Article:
Black Box Keeps Cybersnoops in Dark
October 21, 2014
Following Edward Snowden's revelations about indiscriminate government snooping on U.S. citizens, many Net surfers would like to find a way to lower their visibility on the Internet. There are a number of tools in cyberspace that can help a soul do that, but they can take time and savvy to set up. That's why Kerry Cox launched the Sierra Project, which he hopes to fund through Kickstarter.
Whisper Shouts Denials of Tracking Allegations
October 20, 2014
Whisper, an app that purports to send messages anonymously, reportedly has been tracking the location of its users, including those who have turned off their geolocation feature. Even more incendiary than the location-tracking accusation is the allegation that Whisper has identified smartphones used at military bases and has shared information gleaned from them with the Defense Department.
FBI's Comey Argues Against Encryption: Trust Us
October 20, 2014
FBI director James Comey, in a speech last week at the Brookings Institute, reiterated his concerns about encryption built into iOS 8 and Android stymieing law enforcement. "I'm a huge believer in the rule of law, but I also believe that no one in this country should be beyond the law," he said. However, the law has not kept pace with technology, Comey pointed out.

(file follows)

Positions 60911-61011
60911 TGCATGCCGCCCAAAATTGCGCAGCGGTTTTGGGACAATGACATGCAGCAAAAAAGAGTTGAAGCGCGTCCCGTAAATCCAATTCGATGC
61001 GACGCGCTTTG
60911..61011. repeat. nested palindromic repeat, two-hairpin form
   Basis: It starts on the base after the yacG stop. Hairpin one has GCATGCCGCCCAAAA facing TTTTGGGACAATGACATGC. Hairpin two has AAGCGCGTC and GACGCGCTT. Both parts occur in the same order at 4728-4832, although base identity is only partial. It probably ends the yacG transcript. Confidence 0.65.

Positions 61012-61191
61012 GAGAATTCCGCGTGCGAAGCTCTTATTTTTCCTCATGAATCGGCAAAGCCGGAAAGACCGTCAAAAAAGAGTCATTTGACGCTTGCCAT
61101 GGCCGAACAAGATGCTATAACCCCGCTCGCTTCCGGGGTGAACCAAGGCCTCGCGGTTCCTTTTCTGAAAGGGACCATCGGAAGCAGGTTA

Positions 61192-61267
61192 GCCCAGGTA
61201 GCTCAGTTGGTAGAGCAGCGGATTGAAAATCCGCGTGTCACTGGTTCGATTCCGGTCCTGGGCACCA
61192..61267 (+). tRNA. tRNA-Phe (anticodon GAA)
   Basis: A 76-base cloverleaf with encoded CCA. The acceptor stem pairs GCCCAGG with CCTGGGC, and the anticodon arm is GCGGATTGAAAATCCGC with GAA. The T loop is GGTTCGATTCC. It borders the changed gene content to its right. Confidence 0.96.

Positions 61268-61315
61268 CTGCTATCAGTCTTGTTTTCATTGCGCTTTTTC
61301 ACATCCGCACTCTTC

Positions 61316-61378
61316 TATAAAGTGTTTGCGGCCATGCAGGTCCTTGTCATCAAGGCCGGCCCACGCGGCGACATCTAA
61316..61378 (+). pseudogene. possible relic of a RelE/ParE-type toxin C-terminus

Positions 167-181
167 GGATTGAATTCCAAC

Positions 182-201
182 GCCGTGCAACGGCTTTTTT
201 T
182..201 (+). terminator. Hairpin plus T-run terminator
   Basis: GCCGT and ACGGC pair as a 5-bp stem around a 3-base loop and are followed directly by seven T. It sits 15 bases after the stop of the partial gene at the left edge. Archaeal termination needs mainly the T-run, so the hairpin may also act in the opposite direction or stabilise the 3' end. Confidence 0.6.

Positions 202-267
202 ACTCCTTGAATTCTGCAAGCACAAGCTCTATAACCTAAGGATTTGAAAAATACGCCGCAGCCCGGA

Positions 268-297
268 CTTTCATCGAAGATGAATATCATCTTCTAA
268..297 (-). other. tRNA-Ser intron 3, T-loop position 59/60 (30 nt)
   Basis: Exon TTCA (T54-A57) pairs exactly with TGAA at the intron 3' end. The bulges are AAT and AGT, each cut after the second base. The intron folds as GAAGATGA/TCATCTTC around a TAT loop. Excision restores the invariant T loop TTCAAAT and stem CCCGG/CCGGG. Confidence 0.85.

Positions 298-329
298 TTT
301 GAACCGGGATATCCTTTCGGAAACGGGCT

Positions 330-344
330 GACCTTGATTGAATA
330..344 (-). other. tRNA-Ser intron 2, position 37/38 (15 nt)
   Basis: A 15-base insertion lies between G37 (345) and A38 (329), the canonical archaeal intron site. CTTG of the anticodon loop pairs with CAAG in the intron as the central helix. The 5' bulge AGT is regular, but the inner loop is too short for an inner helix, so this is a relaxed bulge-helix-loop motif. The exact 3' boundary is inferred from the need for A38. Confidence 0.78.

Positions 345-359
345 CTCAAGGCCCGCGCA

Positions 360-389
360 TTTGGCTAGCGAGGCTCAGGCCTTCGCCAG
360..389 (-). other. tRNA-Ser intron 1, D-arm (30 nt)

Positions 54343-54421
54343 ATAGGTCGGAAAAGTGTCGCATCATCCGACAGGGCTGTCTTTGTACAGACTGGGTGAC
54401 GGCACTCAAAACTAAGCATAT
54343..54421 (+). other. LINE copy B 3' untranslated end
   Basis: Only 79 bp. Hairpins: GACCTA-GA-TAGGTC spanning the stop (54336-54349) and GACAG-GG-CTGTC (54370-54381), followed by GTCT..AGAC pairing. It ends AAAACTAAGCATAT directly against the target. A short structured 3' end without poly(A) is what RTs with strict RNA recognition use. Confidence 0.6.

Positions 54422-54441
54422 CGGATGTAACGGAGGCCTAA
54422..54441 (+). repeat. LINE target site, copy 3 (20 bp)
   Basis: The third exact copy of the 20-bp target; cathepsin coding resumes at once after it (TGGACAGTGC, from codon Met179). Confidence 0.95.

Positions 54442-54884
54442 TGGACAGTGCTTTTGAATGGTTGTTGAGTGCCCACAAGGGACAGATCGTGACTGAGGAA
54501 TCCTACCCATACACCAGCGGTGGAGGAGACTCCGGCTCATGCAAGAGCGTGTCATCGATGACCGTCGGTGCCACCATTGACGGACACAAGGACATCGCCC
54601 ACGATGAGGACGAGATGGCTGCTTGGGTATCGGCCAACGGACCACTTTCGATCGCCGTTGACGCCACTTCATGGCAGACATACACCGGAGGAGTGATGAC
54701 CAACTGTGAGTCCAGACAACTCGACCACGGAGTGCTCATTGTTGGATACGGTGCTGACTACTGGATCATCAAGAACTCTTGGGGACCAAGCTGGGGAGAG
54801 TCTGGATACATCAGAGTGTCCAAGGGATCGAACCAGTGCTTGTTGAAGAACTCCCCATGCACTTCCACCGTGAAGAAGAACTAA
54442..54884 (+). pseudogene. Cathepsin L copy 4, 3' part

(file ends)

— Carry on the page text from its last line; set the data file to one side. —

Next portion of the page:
BBC to Preserve Memory of Its 'Forgotten' Articles
October 17, 2014
The BBC will publish and continually update a list of its published articles that were removed from Google searches under Europe's "right to be forgotten" rule. David Jordan, director of editorial policy and standards for the BBC, announced the move. The decision is a reaction to the EC ruling that search engines must remove "inadequate, irrelevant or no longer relevant" links upon request.
Snapchat Hackers Could Be Prosecuted for Child Porn Offenses
October 13, 2014
Private videos and pictures shared between tens of thousands of Snapchat users -- possibly as many as 200,000 -- were posted online by hackers over the weekend in an episode dubbed the "Snappening." Much of the content is sexual, including many nude photos -- some possibly of minors. The hackers appear to have gone for maximum embarrassment and humiliation with this particular breach.